“The #MeToo Effect” by Leigh Gilmore is insightful, eye-opening, and brutal. As is sadly the case with books like these, I anticipate the problem being wide-scale and deeply rooted, and yet, still, it is worse than I thought. The road to justice for and protection of sexual abuse survivors is still a long one. We have a lot of work to do but that doesn’t mean we haven’t made huge progress in getting here.
The pattern persists because the racist and sexist associations required to reproduce it are entangled in processes that are enshrined as positive and fair. For this reason, our first thoughts about justice and protection are often for abusers rather than survivors.
The book is broken into two parts. The first looks at narrative activism, how it has shaped and changed our conversations and the effect survivor testimony has had. It unpacks the shift from the individual saying something to a collective witness; it takes a close look at the people who spoke up and out about sexual trauma; and the historical context in which this revolution takes place.
This book diagnoses why this is so difficult and how narrative activism makes it less so. It shifts the focus from demanding that survivors speak out to the features of narrative and reception that enable us to hear them.
The second looks at the impact of the revolution on justice, how the storytelling has shaped consent and what survivors need from us going forward.
Abusers retain positions of influence because they are often more aligned with institutional norms than are those who complain. Abuse is supported by processes that punish those who speak out, shield abusers from repercussions, and allow willing enablers and passive bystanders to thrive.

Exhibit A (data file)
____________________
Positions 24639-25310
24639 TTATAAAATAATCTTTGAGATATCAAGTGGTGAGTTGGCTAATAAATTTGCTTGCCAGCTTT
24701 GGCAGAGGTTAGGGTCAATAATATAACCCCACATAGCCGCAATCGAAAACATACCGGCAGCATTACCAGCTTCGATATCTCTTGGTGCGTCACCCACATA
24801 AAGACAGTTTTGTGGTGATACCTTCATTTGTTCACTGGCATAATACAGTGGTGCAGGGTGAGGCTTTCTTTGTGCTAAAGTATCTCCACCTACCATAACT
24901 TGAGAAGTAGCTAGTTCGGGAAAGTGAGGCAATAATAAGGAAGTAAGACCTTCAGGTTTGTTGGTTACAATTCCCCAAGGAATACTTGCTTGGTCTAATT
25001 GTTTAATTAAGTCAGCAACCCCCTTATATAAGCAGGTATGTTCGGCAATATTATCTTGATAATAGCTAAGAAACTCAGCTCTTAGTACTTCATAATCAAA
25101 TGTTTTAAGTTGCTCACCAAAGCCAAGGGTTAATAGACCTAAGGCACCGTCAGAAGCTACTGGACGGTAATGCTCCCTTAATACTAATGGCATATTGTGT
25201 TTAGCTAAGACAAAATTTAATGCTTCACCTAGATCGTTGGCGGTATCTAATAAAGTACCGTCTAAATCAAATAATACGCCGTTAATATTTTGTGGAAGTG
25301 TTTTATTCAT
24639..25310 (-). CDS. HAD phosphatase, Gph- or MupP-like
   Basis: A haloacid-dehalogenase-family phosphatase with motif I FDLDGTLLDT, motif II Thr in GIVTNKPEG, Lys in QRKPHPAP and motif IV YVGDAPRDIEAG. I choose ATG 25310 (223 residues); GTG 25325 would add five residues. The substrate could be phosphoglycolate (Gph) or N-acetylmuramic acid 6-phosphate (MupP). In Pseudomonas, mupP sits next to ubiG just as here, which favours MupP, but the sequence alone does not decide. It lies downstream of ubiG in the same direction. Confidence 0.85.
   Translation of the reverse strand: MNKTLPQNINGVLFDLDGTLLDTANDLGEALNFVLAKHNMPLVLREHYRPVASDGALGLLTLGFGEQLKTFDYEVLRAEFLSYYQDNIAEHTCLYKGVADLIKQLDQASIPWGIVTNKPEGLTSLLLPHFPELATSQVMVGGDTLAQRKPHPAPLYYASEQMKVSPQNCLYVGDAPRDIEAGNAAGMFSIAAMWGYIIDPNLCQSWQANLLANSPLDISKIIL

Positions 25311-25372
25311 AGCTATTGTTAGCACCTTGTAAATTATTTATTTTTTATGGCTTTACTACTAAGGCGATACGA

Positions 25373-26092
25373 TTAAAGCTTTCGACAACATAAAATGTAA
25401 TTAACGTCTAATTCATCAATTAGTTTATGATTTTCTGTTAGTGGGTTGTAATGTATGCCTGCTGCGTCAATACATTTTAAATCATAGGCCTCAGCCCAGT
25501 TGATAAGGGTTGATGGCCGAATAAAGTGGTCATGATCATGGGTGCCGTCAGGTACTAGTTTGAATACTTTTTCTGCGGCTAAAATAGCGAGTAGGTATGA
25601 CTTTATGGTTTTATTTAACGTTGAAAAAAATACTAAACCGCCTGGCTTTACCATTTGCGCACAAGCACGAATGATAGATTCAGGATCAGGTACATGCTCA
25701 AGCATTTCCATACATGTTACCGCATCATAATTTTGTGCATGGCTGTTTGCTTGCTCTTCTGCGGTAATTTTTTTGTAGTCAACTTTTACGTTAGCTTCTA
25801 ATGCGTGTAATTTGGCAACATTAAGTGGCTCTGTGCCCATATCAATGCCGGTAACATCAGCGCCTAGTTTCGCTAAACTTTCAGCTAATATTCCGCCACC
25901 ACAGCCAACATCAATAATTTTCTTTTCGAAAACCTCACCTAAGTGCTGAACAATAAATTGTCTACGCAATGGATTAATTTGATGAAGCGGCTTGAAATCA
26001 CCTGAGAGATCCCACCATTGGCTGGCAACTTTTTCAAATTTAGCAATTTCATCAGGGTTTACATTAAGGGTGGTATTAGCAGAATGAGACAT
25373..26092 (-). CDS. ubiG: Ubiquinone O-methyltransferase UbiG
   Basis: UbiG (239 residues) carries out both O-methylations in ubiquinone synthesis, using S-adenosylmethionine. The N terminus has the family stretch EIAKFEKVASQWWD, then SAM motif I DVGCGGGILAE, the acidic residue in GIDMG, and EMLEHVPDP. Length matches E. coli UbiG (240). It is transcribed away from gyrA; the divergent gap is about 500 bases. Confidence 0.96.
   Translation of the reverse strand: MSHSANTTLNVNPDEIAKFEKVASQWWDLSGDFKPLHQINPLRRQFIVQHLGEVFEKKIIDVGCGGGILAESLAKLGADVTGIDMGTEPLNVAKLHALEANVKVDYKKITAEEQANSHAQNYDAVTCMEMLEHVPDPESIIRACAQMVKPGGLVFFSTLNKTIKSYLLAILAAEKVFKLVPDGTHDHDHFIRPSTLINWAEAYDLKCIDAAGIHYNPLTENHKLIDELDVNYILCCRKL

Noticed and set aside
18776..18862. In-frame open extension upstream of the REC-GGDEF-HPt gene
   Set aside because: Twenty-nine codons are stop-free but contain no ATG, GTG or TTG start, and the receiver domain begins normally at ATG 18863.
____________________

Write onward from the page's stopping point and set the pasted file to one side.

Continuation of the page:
I highly recommend reading this book to be challenged, to deepen one’s understanding, and to be inspired to do more. It’s a five out of five on the enJOYment scale.
…but for a yes to be meaningful, we must be able to say no.
I received a complimentary copy of the book from Columbia University Press through NetGalley. Opinions expressed in this review are completely my own.
From the back cover:
The #MeToo movement inspired millions to testify to the widespread experience of sexual violence. More broadly, it shifted the deeply ingrained response to women’s accounts of sexual violence from doubting all of them to believing some of them. What changed?
Leigh Gilmore provides a new account of #MeToo that reveals how storytelling by survivors propelled the call for sexual justice beyond courts and high-profile cases. At a time when the cultural conversation was fixated on appeals to legal and bureaucratic systems, narrative activism—storytelling in the service of social change—elevated survivors as authorities. Their testimony fused credibility and accountability into the #MeToo effect: uniting millions of separate accounts into an existential demand for sexual justice and the right to be heard.
Gilmore reframes #MeToo as a breakthrough moment within a longer history of feminist thought and activism. She analyzes the centrality of autobiographical storytelling in intersectional and antirape activism and traces how literary representations of sexual violence dating from antiquity intertwine with cultural notions of doubt, obligation, and agency. By focusing on the intersectional prehistory of #MeToo, Gilmore sheds light on how survivors have used narrative to frame sexual violence as an urgent problem requiring structural solutions in diverse global contexts. Considering the roles of literature and literary criticism in movements for social change, The #MeToo Effect demonstrates how “reading like a survivor” provides resources for activism.